Cinemalaya Foundation Inc. received the prestigious Nikkei Asia Prize for Culture and Community for its valuable efforts “to shed a new light on the country’s film industry, which had been viewed as dead following a huge decline in production.”
Based on the Nikkei citation, “the name Cinemalaya is a portmanteau of Filipino words reflecting the founders’ belief that cinema, ‘cine,’ could enliven consciousness, ‘malay,’ by telling stories in a free and independent manner, ‘malaya.’”
Since 2004, the Cinemalaya Foundation has been supporting young filmmakers and promoting the best cinematic works to the world through the annual Cinemalaya Philippine Independent Film Festival, ushering the renaissance of the Philippine movie industry.
Before its foundation, the Philippine cinema industry faced despondency. By 2004, there were less and less movies being produced. Most of those produced and screened were uninspired romantic comedies or action films that failed to bring in audiences to the theaters.
Looking at this grim picture prompted actress-director Laurice Guillen, who was then the chairperson of the Film Development Council of the Philippines, and Nestor Jardin, former president of the CCP, to find a way to spark a cinematic resurgence and foster young filmmakers who could become the important movers of the film industry.
They thought about launching a film festival that was different from the existing festival for commercial films. They partnered with businessman Antonio Cojuangco who, at the time, was looking for new content for his Dream Satellite TV but has been frustrated with the low quality of local films.
Cojuangco welcomed the idea that Guillen and Jardin presented to him. They proposed to establish a foundation that would help develop and support the Filipino independent filmmakers whose works would boldly articulate and freely interpret the Filipino experience with fresh insight and artistic integrity.
Its core project would be a competition and film festival, which would be instrumental to discover, encourage, support, train and recognize gifted Filipino independent filmmakers, while promoting Filipino independent films locally and internationally.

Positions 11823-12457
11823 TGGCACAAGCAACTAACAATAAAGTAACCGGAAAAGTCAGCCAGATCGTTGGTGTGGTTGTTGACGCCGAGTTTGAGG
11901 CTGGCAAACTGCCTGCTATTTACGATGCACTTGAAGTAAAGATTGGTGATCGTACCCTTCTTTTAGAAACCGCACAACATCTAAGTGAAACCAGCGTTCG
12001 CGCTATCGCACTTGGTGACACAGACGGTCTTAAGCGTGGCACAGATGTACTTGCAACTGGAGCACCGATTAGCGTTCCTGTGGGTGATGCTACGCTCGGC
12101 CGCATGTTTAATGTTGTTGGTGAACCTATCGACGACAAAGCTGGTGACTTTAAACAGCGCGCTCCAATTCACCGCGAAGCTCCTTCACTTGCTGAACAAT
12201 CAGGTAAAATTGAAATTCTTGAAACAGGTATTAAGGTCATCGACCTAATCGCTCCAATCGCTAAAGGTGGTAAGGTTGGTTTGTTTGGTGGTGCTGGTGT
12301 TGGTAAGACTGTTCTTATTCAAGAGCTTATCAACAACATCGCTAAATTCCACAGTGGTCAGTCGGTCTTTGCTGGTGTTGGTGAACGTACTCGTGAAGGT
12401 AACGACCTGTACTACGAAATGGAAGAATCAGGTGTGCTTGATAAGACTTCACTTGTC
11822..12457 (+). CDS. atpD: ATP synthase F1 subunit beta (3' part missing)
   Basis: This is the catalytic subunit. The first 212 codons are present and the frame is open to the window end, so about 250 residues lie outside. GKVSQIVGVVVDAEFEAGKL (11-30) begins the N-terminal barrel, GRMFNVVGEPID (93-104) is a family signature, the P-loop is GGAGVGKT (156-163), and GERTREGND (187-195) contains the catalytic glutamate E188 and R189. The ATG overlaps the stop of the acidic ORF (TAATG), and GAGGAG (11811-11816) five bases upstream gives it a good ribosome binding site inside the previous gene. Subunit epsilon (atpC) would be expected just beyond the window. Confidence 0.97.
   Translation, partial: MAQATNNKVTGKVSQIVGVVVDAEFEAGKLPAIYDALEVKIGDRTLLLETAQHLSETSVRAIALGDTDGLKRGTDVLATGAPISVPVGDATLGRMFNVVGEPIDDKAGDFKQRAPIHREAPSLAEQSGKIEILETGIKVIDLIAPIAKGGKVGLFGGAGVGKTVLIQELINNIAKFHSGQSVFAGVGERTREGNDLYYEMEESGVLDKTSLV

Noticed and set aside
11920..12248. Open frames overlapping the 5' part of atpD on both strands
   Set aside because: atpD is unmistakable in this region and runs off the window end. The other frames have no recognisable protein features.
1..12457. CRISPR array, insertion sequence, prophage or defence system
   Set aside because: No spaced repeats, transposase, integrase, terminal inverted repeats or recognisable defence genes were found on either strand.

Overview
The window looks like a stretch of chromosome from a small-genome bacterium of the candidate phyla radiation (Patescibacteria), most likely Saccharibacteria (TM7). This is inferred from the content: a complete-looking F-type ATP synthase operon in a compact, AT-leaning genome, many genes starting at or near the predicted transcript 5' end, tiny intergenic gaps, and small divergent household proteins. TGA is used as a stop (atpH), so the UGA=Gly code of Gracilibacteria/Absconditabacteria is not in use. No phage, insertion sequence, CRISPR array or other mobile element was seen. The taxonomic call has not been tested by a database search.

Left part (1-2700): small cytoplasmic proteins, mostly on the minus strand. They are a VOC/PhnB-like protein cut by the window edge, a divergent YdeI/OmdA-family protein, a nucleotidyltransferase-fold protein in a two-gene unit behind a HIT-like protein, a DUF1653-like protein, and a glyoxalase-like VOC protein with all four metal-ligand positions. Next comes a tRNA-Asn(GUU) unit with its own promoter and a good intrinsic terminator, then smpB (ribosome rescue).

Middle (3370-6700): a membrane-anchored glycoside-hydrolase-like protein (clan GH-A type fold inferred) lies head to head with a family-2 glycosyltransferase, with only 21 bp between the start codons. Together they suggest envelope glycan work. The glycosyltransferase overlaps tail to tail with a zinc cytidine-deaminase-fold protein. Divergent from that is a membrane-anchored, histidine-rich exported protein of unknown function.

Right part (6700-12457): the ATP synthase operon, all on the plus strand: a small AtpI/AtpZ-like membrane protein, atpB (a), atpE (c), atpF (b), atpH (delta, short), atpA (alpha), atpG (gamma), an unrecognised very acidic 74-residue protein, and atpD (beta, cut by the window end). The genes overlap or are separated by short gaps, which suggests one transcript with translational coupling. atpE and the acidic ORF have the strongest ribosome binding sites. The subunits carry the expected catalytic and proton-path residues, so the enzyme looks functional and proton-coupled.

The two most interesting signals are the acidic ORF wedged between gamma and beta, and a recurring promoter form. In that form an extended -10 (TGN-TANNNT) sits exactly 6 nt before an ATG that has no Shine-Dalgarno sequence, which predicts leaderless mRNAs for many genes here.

Cojuangco accepted the proposal, with the condition that the festival would only focus on young people who have produced only one or two films.
In 2005, the Cinemalaya Philippine Independent Film Festival made its debut through the partnership between the Cinemalaya Foundation and the Cultural Center of the Philippines.
With an initial budget of Php11 million pesos donated by Cojuangco, the foundation launched the film competition, granting Php500,000 financial support each for the 10 film projects they have selected among the applications submitted.
Since then, Cinemalaya has become the country’s biggest indie film festival, drawing over 50,000 people, mostly young film enthusiasts, eager to catch the latest indie films. This year, the film festival celebrates its 15th year on August 2 to 11, 2019, at the CCP.
Through the years, it has supported and promoted the production of 145 full-length feature independent films and 138 short-feature films. Many of these films have won awards in local and international competitions and festivals. It has showcased over 1,000 works by independent filmmakers including full-length feature films, shorts, documentaries, Filipino film classics, and art films, as well as award-winning international films.
The festival has expanded beyond the confines of the CCP. With partnership with local malls, the festival has reached more audiences and inspired the rise of different film festivals all over the country.
On its 24th edition, the Nikkei Asia Prizes recognized the foundation’s efforts and outstanding achievements.
“I was overjoyed to hear that the Nikkei Asia Prize was giving the Community and Culture Award to Cinemalaya Foundation. It is an honor, and I consider it an affirmation and reward for the vision and work of all the Cinemalaya stakeholders these past 15 years,” said Guillen.
Every year, Nikkei Asia Prizes are given to individuals and groups in Asia that contribute to the region’s sustainable development and help create a better future for Asia.
Aside from Cinemalaya, Indonesian businessman Nadiem Makarim, founder and chief executive of ride-hailing service Go-Jek and Taiwanese professor I Chiu Liao from the National Taiwan Ocean University who pioneered prawn farming also received the prestigious award.
In his acceptance speech during the awarding rites held in Japan last May 29, Cojuangco believed that the award “affirms the creative power that can be unleashed by the collaboration between private business, government agencies and cultural centers.”
The film festival is the result of good partnerships among public and private organizations, including Canon. During the awarding, Cojuangco has met Canon CEO Fujio Mitarai who learned that his company in the Philippines has been supporting the festival for the past years.
To understand the significance of Cinemalaya and its contribution to Philippine national cinema, Cojuangco enthused that one needs to situate it in the rise and decline of the film industry in the country.
“This recognition also helps to bring awareness of our movies to global audiences and since Cinemalaya includes the exhibition of films from other countries, it is our hope that this builds bridges of empathy across cultures. In this age of fake news and the weaponising of social media, we offer our Festival as an alternative space for truth telling,” Cojuangco concluded.